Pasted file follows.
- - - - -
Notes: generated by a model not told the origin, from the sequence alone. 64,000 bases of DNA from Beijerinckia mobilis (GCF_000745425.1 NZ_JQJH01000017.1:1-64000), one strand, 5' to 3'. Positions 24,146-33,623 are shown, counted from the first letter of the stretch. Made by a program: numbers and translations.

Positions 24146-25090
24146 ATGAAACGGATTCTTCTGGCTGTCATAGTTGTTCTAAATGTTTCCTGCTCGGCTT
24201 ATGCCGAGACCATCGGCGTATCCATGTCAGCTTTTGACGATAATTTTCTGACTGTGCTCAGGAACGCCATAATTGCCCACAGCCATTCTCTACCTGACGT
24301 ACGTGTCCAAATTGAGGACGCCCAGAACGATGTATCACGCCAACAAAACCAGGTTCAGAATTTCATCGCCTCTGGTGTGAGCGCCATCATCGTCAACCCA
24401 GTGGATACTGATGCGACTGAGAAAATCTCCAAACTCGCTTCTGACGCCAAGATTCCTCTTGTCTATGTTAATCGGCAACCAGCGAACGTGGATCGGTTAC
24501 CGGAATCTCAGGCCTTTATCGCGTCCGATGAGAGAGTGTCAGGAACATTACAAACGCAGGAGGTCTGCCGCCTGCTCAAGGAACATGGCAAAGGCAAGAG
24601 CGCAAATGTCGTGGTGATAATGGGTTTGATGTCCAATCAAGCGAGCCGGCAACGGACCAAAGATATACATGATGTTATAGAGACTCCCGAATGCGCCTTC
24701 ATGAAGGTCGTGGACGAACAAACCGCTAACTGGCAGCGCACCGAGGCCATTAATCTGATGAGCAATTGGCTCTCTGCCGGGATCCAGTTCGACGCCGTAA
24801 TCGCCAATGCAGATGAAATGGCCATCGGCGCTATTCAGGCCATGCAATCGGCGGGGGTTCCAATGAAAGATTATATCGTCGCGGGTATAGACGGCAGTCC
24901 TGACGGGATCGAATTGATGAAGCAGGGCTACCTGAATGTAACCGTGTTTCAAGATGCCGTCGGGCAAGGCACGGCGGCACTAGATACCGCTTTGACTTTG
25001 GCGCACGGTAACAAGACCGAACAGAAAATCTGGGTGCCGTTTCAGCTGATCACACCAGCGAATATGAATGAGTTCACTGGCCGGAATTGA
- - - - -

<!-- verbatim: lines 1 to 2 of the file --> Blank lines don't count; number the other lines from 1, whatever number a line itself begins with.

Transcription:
Notes: generated by a model not told the origin, from the sequence alone. 64,000 bases of DNA from Beijerinckia mobilis (GCF_000745425.1 NZ_JQJH01000017.1:1-64000), one strand, 5' to 3'. Positions 24,146-33,623 are shown, counted from the first letter of the stretch. Made by a program: numbers and translations.

Positions 24146-25090